DRI0001008 Expiration Date: June 30, 2003(*) Approved for 2.0 Cat. A CE credits

To receive Category A continuing education credit for this Directed Reading, read the preceding article and circle the correct response to each statement. Choose the answer that is most correct based on the text. Transfer your responses to the answer sheet on Page 475 and then follow the directions for submitting the answer sheet to the American Society of Radiologic Technologists. You also may take Directed Reading quizzes online at www.asrt.org.

(*) Your answer sheet for this Directed Reading must be received in the ASRT office on or before this date.
1. Benign bone lesions are usually -- growing
   and pose -- threat of metastasis.
   a. fast; serious.
   b. fast; no.
   c. slow; serious.
   d. slow; no.

2. The "zone of transition" refers to tumor
   a. borders.
   b. location.
   c. pattern of bone destruction.
   d. matrix type.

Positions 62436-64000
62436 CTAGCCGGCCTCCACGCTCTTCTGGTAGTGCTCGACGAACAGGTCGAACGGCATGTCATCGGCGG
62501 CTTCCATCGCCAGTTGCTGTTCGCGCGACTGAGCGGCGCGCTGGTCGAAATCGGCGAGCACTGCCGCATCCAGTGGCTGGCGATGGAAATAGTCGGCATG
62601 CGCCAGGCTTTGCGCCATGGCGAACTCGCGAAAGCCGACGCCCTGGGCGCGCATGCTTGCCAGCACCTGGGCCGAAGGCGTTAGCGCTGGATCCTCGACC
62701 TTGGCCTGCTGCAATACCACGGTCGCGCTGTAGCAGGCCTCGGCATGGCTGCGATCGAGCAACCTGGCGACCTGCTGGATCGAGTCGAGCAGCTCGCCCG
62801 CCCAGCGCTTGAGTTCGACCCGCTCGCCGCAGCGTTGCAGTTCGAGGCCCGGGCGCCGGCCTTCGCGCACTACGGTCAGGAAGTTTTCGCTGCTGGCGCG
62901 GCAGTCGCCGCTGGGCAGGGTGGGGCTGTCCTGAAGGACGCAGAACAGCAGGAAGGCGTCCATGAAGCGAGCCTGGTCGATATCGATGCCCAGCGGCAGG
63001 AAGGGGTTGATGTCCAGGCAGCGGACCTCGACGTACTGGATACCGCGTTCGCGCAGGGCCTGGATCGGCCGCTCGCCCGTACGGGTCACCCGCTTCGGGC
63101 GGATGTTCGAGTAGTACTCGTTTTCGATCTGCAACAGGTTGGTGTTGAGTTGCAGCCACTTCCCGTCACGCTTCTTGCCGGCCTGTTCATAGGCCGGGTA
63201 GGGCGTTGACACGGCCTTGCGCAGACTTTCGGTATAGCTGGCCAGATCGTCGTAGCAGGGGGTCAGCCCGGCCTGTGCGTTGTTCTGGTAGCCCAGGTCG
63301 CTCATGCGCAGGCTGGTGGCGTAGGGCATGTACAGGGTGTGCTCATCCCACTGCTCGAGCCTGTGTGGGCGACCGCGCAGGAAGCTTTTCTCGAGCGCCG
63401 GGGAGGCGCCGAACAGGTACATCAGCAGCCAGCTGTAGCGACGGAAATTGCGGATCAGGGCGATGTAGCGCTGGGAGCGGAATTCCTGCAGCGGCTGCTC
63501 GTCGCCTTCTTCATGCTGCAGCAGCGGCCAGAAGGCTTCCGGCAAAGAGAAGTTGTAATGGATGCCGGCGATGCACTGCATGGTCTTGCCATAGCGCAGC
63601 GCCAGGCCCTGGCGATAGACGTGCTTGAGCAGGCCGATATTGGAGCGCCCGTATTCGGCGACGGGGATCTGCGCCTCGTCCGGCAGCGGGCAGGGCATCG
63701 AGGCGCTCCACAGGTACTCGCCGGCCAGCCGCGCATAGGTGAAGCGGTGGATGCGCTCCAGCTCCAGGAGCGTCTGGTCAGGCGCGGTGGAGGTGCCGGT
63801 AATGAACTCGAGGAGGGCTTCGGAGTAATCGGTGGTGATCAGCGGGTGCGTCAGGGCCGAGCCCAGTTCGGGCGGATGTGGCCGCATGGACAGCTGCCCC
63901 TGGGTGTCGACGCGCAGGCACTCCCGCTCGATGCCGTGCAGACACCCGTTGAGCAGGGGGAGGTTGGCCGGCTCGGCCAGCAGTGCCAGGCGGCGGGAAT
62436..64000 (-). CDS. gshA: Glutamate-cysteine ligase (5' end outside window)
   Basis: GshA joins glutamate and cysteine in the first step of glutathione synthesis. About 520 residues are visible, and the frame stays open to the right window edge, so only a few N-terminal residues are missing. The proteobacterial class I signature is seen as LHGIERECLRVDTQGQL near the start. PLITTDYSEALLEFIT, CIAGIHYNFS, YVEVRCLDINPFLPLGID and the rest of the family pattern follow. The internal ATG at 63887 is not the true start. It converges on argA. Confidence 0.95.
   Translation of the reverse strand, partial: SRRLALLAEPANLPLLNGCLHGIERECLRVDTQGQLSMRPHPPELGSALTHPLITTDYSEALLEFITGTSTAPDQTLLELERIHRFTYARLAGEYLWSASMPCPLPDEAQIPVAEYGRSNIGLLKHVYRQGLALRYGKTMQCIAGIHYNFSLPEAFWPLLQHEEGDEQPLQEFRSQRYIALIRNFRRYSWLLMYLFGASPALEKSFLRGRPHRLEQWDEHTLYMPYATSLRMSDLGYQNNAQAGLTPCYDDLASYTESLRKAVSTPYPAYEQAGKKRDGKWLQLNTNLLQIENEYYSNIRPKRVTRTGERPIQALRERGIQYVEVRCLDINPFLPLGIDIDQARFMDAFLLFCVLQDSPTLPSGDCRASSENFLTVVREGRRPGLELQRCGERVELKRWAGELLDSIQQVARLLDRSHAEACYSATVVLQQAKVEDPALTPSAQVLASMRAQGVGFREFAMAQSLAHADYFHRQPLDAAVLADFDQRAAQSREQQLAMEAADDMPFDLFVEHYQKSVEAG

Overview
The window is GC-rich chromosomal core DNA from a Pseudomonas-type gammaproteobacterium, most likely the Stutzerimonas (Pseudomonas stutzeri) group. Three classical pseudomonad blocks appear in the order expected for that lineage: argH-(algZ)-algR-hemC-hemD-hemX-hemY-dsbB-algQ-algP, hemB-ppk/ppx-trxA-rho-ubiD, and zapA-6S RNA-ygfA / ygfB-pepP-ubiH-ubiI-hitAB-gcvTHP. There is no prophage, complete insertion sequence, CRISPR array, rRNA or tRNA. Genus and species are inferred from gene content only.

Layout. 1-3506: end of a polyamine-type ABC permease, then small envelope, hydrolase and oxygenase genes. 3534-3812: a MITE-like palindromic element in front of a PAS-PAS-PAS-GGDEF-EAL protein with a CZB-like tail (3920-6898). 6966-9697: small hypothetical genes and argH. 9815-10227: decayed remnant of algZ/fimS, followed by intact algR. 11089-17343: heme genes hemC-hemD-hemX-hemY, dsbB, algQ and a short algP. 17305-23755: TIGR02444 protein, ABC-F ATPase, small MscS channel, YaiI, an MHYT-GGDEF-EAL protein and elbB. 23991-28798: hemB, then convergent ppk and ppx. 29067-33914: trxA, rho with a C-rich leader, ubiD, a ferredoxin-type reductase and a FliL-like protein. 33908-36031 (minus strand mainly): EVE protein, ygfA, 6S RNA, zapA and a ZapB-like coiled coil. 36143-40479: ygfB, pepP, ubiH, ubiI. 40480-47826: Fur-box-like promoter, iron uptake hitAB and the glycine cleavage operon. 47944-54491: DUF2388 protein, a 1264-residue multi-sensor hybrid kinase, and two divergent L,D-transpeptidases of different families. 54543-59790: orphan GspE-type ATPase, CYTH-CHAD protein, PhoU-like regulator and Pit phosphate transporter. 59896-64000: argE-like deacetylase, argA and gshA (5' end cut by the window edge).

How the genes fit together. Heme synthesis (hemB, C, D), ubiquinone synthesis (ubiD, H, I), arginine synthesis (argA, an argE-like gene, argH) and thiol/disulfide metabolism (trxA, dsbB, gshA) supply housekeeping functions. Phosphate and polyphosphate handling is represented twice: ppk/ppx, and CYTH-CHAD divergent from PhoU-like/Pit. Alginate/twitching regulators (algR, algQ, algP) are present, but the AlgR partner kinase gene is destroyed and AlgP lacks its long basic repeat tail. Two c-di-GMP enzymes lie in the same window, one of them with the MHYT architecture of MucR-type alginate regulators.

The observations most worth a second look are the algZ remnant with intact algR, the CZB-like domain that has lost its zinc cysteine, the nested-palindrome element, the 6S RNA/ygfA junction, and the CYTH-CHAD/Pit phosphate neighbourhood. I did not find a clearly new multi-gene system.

3. Which of the following forms of bone destruction
   are more typically seen in malignant lesions?
   1. geographic.
   2. permeative.
   3. moth-eaten.

   a. 1 and 2.
   b. 1 and 3.
   c. 2 and 3.
   d. 1, 2 and 3.

4. Which tumor grade reflects the greatest risk of
   metastasis?
   a. G0.
   b. G1.
   c. G2.
   d. G3.

5. Which stage represents a high-grade
   intramedullary (intracompartmental) lesion?
   a. stage I.
   b. stage IIa.
   c. stage IIb.
   d. stage III.

6. Radiographic examination of a 14-year-old patient
   with persistent, localized pain reveals a metaphyseal
   tumor. Which possible diagnosis should be
   checked first, as it is most likely?
   a. aneurysmal cyst.
   b. giant cell tumor.
   c. chondrosarcoma.
   d. osteosarcoma.

7. Eighty percent of pediatric -- occur in
   the distal femur or proximal tibia.
   a. aneurysmal cysts.
   b. giant cell tumors.
   c. chondrosarcomas.
   d. osteosarcomas.

8. Children born without -- may be at greater
   risk of --, according to a recent report.
   a. large toes; osteosarcoma.
   b. thumbs; osteosarcoma.
   c. large toes; chondrosarcoma.
   d. thumbs; chondrosarcoma.

9. Intramedullary osteosarcomas include which of
   the following subtypes?
   1. telangiectatic.
   2. conventional.
   3. parosteal.

   a. 1 and 2.
   b. 1 and 3.
   c. 2 and 3.
   d. 1, 2 and 3.

10. More than half of diagnosed telangiectatic
   osteosarcomas occur in the
   a. mandible.
   b. elbow.
   c. knee.
   d. ankle.

11. High-grade surface osteosarcoma is most likely to
   be found along the -- surface of